Name: Succulents get their name from their specially adapted tissue that stores water.
Botanical name: Succulents are specially adapted plants that have evolved to cope with long periods of drought. They come from a range of plant families. In some cases it is the leaves, in others it is the stems that are enlarged and contain cells that swell up when filled with water and shrink when water is scarce.
In general, succulents have a thick waxy coat on their skin to reduce moisture loss. A few have a hairy coat that reduces the drying effects of wind. Some have grey or whitish colouration to keep the plant cool by reflecting some of the heat of the sun. All of them make good house plants, easily cared for when it comes to watering and feeding. If you are the sort of person who forgets to water house plants then these are more forgiving than most, even though they grow best when properly watered and fed.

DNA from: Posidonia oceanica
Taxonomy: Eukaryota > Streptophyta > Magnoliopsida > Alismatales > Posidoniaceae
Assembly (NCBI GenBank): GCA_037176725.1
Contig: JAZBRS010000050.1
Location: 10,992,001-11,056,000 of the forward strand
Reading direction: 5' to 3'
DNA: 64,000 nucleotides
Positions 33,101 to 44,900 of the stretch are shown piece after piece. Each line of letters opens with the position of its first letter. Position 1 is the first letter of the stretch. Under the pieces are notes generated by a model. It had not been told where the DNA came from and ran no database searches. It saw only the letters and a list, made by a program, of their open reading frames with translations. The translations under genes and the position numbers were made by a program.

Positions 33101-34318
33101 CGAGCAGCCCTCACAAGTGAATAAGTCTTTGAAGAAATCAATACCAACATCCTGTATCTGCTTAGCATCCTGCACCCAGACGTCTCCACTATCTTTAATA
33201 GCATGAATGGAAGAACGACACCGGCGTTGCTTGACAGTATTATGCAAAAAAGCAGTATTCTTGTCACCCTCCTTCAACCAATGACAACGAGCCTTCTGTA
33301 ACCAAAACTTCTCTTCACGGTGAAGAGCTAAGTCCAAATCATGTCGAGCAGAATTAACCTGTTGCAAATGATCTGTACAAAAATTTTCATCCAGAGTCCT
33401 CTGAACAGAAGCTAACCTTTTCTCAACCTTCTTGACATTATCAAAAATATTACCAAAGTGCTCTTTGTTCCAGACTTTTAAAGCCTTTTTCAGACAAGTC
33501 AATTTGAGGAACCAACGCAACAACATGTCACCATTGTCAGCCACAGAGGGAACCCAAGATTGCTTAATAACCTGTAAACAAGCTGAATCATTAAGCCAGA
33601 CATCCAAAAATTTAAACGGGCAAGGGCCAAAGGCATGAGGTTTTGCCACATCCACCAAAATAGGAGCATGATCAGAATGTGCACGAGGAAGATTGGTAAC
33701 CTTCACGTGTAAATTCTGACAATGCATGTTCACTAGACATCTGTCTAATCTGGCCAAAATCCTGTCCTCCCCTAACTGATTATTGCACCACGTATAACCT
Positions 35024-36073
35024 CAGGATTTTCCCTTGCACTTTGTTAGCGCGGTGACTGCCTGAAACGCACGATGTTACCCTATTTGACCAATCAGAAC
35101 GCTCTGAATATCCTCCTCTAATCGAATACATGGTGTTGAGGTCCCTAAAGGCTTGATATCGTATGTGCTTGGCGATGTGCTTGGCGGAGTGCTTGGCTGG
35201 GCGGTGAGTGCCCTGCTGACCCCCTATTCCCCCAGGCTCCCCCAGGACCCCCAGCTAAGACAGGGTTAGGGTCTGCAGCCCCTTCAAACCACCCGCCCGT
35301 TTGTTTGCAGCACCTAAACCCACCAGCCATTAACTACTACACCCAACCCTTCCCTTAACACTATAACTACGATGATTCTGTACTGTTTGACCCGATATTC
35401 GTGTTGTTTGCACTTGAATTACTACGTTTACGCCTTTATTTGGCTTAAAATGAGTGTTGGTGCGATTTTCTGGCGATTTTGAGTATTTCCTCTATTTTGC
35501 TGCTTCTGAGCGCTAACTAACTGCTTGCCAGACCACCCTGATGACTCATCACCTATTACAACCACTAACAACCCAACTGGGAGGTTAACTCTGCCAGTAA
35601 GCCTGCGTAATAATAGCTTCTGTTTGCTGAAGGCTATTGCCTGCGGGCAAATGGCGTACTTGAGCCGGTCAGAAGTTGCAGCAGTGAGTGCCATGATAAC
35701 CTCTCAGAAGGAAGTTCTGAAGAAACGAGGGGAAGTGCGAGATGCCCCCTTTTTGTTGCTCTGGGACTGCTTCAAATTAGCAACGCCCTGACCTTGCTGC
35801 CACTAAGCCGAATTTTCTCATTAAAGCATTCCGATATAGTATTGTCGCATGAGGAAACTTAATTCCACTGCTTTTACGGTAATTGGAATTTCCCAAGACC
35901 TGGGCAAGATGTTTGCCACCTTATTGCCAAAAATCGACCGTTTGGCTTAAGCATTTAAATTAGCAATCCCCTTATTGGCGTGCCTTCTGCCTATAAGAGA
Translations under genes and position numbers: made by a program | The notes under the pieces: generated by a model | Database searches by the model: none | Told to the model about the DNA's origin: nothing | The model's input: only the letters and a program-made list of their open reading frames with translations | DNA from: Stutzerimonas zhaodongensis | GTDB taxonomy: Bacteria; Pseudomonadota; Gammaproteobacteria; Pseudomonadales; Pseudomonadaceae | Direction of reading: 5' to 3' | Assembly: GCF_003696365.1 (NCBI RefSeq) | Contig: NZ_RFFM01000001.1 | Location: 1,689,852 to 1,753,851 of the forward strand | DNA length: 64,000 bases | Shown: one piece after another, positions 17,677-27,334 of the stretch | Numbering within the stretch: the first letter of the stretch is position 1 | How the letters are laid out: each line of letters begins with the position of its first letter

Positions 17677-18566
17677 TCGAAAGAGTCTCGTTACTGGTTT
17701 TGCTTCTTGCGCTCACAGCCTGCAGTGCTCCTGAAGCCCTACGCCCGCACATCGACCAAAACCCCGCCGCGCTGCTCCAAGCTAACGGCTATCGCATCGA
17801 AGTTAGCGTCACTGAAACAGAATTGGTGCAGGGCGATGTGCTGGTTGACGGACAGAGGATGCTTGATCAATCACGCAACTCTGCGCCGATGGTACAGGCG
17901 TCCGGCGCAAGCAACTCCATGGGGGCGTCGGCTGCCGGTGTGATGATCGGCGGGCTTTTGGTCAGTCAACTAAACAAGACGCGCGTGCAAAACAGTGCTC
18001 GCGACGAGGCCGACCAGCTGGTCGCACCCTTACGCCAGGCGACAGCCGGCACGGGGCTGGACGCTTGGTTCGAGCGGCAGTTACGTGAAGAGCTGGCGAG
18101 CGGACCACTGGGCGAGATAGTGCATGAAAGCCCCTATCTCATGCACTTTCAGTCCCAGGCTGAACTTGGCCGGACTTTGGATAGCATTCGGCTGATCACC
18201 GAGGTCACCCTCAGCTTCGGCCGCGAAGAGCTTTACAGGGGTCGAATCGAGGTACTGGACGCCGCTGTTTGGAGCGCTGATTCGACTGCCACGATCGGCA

The crassula group is one of the best known, especially the jade plant or money tree, which has large rounded thick leaves and grows like a miniature tree. There are several species with this tree-like structure and some are capable of growing to nearly one metre tall in a large pot.
The propeller plant has opposed blue-grey leaves that look like propellers. The rat-tail plant has small leaves along the stem. The silver crown is a related plant with stunning blue-white leaves. While there are a few kinds that tolerate the cold outdoors, most cannot, but they make excellent house plants. Kalanachoe is grown as a flowering house plant with red, yellow or pink flowers. The panda plant has hairy ear-like leaves tipped at the edges with bunches of brown hairs. The velvet leaf has arrow-shaped leaves with brown markings. The bryophyllums are similar, some with arrow-shaped leaves and some with narrow leaves. These have the unusual characteristic of producing small plantlets at the edges of the leaves. These fall off and take root easily.